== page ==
Have trouble remembering to take your meds? Only about 50 percent of people take medication according to a doctor’s recommendation, according to the World Health Organization. Luckily, some companies are now developing “smart” meds to track your prescription habits.
The CSM Series from Stackpole uses a metal alloy plate, which is protected by a thin molded package. The 2512 size adds the ability to achieve resistance values above 10 milliohms ranging from 2 milliohms to 100 milliohms with a TCR of 75 ppm. The 0603 size offers
Analog Devices introduced a low-power, single-lead, heart-rate monitor analog front end (AFE) for a wide range of vital sign monitoring applications. The AD8232 AFE is 50 percent smaller and uses up to 20 percent less power than competing solutions, according to the company. The resulting power, size and
This week’s widespread power failures in India have highlighted a number of problems that exist in the electrical grid there. A report from IMS Research (recently acquired by IHS Inc. (NYSE:IHS)) on Distribution Automation Equipment – 2012 Edition analyzes the regional differences between distribution automation adoption globally, including developing countries such as India, and what role smart grid technologies will play in helping to solve these problems.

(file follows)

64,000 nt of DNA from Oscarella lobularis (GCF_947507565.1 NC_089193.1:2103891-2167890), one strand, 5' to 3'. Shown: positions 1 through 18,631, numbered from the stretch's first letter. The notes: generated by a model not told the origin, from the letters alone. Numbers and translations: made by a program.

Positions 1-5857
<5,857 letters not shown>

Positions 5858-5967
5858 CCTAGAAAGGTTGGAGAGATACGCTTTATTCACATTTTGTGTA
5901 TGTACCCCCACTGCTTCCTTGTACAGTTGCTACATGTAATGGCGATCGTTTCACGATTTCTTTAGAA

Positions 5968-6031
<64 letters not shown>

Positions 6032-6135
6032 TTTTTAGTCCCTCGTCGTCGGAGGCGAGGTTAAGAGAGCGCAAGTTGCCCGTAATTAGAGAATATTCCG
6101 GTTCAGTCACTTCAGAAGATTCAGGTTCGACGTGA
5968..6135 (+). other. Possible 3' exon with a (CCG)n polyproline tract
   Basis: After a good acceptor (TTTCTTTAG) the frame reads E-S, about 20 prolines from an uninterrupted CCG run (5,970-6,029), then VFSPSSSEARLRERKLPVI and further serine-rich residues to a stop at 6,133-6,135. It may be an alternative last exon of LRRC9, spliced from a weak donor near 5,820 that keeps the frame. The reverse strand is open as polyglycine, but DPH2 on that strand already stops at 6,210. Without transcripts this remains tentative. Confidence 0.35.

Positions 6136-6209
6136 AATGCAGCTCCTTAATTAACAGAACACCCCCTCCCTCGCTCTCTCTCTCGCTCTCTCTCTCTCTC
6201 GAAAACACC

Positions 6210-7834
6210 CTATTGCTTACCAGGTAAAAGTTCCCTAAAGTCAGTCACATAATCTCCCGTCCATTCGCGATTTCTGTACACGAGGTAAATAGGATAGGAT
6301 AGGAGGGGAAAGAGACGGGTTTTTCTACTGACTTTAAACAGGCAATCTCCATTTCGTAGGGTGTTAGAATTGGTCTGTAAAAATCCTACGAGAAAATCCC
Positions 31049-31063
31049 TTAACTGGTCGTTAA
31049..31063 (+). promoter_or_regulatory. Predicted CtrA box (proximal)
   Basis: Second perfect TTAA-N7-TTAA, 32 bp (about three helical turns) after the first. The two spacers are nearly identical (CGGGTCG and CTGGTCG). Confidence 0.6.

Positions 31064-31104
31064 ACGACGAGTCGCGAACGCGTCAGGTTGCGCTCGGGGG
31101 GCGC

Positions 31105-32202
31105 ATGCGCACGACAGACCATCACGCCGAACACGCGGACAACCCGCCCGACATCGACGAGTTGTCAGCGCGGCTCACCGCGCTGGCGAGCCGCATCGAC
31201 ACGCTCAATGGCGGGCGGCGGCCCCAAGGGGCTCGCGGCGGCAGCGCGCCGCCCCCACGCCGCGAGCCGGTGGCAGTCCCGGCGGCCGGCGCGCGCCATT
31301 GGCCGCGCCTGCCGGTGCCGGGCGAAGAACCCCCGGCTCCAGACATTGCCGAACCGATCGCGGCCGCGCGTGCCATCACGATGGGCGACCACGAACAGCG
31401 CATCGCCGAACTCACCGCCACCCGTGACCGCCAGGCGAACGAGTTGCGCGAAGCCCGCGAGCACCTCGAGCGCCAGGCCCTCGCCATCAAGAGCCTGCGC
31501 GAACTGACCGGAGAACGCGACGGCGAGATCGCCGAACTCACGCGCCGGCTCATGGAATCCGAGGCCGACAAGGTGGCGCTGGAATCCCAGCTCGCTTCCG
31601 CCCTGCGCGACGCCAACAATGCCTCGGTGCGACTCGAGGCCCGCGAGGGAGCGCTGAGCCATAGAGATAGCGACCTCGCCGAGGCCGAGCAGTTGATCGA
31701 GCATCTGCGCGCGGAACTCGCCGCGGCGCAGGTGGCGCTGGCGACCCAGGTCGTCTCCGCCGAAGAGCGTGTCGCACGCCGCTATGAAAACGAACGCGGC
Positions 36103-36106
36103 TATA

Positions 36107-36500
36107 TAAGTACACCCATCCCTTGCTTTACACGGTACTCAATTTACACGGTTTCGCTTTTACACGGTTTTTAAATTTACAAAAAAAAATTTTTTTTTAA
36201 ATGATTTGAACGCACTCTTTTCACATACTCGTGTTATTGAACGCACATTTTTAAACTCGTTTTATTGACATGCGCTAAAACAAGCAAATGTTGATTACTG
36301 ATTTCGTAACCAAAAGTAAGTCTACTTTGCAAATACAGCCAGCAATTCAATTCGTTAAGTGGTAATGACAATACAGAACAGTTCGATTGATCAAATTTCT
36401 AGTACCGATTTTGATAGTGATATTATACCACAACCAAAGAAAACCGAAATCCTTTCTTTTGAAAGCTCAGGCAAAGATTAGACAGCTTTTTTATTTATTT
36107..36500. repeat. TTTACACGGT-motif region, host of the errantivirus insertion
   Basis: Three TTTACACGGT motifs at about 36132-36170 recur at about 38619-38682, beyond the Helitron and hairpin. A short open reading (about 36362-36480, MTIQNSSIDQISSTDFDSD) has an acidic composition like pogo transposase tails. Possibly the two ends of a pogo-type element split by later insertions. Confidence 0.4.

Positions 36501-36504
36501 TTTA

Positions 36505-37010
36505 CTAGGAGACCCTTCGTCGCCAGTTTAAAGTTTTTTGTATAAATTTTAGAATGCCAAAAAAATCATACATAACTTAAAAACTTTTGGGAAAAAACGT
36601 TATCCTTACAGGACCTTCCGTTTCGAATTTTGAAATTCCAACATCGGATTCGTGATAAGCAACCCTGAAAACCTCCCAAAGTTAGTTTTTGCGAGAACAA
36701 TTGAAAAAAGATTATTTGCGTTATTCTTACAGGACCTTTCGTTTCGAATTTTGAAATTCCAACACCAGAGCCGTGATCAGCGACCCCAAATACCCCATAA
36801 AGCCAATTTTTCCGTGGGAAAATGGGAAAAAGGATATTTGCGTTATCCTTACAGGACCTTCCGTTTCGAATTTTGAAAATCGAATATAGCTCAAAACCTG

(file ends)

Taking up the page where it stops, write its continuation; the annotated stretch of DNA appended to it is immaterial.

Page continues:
METCASE has extended its ‘UNIDESK’ range of aluminium terminal enclosures with three new models in black. These ergonomic sloping front enclosures have been designed for desktop and wall mounted electronic systems.
Tumbler Technologies + TRUMPower offers its TMPC series of 300-700W AC/DC medical ATX PC power supplies, which are approved to the 3rd edition of UL 60601-1, IEC 60601-1, and EN 60601-1 medical standards, including ANSI/AAMI ES 60601-1: 2005, CAN/CSA-C22.2 No. 60601-1:08, EN 60601-1:2006, IEC 60601-1:2005 standards and risk management. The lineup includes the 300W, 400W, 500W, 600W, and 700W models.
ALBUQUERQUE, N.M. (AP) -- Pegasus Global Holdings' surprise announcement that it was pulling out of plans to build a $1 billion scientific ghost town in eastern New Mexico is stirring skepticism of the private firm's grandiose plans for transforming 15 square miles of this largely rural state into a next-generation research center.